New Web site for biogeoscience community announced

March 01, 2004

The emerging field of biogeoscience will soon have a new home on the World Wide Web. In January 2004 the Geological Society of America was awarded a grant from the National Science Foundation to develop and maintain a Web site dedicated to furthering this rapidly evolving scientific discipline.

The Web site, due to launch in late spring of 2004, will be a focal point for information and discussion, as well as a resource clearinghouse. Content will include articles addressing growth and changes in the field, reports on leading research, and information on upcoming meetings, conferences, and programs. It is anticipated that funding agencies, program managers, and scientific societies will regularly submit material. The site is expected to attract a diverse audience of scientists, students, teachers, and media personnel, as well as interested individuals from the general public.

In 2002, the National Science Foundation recognized the scientific need to bridge the earth and life sciences and announced a Biogeoscience Program that coordinates with all the divisions in NSF's Geosciences Directorate. A Biogeoscience Working Group, with members from a variety of scientific disciplines, was created and has been supported through a grant to the American Geophysical Union.

The Biogeoscience Working Group envisioned a Web site that would further establish and support the discipline. "For the practitioners of biogeoscience, a Web site will be of immense help, and it will also reach out to potential contributors from all levels of the educational spectrum," says Greg Cutter, Professor of Oceanography at Old Dominion University and chair of the Biogeoscience Working Group. The group subsequently invited the Geological Society of America to produce this new venture in collaboration with other earth science and ecological scientific societies.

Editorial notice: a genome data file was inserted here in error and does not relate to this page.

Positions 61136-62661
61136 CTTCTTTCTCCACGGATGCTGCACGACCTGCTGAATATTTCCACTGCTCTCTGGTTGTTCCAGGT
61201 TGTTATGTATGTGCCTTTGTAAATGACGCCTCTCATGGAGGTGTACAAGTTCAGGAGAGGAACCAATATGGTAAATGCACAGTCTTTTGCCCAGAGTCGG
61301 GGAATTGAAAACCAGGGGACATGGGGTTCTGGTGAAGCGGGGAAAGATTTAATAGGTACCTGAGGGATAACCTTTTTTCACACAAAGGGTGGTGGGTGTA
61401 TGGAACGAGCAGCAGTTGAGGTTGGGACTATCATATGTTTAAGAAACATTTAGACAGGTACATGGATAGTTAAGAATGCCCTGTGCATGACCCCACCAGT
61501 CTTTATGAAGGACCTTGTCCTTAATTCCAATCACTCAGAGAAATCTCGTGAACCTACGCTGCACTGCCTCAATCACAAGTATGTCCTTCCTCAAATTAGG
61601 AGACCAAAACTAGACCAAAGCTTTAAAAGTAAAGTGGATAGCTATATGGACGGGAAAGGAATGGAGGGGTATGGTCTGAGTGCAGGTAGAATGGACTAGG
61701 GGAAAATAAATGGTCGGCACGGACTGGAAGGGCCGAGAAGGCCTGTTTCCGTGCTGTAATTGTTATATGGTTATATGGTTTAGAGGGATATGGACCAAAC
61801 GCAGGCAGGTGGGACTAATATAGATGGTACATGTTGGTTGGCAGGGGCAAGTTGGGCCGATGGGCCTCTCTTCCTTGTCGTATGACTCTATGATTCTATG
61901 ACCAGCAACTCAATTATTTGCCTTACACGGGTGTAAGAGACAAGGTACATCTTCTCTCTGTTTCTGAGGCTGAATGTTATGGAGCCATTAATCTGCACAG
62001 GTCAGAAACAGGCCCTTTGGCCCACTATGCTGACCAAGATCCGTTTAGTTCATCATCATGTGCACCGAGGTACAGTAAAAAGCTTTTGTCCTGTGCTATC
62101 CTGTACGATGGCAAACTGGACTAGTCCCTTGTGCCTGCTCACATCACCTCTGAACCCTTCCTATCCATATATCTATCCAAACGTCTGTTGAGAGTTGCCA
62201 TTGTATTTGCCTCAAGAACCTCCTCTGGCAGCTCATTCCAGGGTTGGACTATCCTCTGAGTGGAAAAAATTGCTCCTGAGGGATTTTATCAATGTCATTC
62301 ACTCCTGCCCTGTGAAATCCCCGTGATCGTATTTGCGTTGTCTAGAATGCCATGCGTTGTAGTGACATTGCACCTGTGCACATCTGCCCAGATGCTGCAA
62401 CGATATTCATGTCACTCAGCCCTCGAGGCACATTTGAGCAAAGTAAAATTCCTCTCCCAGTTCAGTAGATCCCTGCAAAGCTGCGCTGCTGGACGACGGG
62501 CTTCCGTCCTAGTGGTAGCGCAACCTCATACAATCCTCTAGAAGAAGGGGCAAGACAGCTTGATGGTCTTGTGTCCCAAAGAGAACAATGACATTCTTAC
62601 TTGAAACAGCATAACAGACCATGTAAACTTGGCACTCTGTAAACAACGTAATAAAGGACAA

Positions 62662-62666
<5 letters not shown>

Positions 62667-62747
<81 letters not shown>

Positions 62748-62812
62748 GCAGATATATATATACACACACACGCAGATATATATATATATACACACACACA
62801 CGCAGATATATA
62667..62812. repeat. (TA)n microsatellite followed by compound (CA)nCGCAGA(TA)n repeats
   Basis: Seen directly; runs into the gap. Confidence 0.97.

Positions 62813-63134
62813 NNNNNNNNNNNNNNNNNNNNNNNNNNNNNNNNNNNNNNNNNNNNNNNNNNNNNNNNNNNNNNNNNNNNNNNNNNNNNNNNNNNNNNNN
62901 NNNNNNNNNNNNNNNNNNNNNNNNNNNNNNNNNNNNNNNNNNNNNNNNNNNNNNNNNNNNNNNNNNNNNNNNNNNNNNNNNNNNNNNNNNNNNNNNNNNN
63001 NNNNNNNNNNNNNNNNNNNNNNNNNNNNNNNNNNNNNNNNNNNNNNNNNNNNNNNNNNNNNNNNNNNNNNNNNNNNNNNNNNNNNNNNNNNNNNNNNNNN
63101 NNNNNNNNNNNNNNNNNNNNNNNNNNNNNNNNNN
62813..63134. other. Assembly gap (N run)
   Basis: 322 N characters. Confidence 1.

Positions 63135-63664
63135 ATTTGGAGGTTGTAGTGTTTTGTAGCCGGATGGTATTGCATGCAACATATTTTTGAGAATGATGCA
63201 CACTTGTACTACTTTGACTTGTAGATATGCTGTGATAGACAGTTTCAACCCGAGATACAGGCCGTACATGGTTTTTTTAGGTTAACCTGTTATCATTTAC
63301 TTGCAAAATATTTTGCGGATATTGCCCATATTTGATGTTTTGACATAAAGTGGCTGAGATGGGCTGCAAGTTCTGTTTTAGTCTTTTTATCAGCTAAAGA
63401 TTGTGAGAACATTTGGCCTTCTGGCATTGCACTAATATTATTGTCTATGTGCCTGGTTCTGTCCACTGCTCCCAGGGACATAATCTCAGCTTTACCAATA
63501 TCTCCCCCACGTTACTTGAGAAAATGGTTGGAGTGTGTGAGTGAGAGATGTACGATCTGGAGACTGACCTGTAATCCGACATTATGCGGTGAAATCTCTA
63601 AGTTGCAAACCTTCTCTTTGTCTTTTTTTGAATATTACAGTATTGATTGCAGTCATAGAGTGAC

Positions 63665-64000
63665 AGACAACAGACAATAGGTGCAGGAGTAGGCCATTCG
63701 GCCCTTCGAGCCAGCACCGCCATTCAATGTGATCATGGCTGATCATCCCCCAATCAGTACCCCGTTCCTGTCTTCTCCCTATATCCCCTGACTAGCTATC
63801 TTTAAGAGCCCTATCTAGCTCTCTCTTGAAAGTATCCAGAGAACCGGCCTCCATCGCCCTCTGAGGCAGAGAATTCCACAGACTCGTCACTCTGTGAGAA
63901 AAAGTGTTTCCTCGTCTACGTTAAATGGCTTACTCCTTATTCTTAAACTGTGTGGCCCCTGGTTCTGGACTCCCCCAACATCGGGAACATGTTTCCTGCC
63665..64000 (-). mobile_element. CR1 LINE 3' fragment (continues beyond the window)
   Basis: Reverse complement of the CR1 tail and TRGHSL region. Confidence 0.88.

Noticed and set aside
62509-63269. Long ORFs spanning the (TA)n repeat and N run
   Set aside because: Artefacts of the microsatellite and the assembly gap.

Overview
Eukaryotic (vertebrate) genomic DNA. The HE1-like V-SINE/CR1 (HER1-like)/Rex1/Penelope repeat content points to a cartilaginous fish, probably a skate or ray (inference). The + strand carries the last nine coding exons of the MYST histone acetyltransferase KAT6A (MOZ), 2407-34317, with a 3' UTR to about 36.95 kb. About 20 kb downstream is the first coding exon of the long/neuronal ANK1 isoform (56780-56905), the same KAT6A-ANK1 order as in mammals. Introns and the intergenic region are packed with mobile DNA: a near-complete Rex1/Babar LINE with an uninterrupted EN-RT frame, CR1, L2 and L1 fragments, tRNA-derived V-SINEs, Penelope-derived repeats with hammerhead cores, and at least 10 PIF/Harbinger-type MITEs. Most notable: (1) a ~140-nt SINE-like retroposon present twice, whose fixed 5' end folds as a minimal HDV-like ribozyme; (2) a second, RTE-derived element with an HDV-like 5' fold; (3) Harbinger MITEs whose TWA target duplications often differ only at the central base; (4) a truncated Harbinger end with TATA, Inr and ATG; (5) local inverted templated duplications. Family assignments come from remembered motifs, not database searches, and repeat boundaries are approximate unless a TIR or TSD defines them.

A fundamental role of the Web site is defining and recording the development of biogeoscience. One of its unique features will be a discussion forum. This forum will serve as a platform for new ideas and discussion, supporting scientists in defining the field and addressing its future. "The Working Group is particularly excited about facilitating web-based, interactive communications that will allow biogeoscience to rapidly mature," Cutter says. Another interactive feature is an image gallery where users can share pictures for educational purposes.

Due to the inherently interdisciplinary nature of biogeoscience, resources such as funding opportunities, research programs, job announcements, conferences, deadlines, publications, and graduate, summer, and outreach programs are presently scattered. The Web site will collect and organize these resources.

Science writers are encouraged to use the site to research biogeoscience topics. The Web site will also feature a place for science writers to post articles that may be of interest to the biogeoscience community or the public.

"We're delighted that NSF is supporting this project," says Jack Hess, Executive Director of the Geological Society of America. "The collaboration of scientific societies will help make this a comprehensive biogeoscience resource on the Web and continue to shape the evolving field."

Interested parties are encouraged to sign up and receive periodic electronic updates on the progress of the Biogeoscience Web site. All inquires should be directed to Jay Chapman, Biogeoscience Web Site Coordinator, Geological Society of America (jchapman@geosociety.org).
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Geological Society of America

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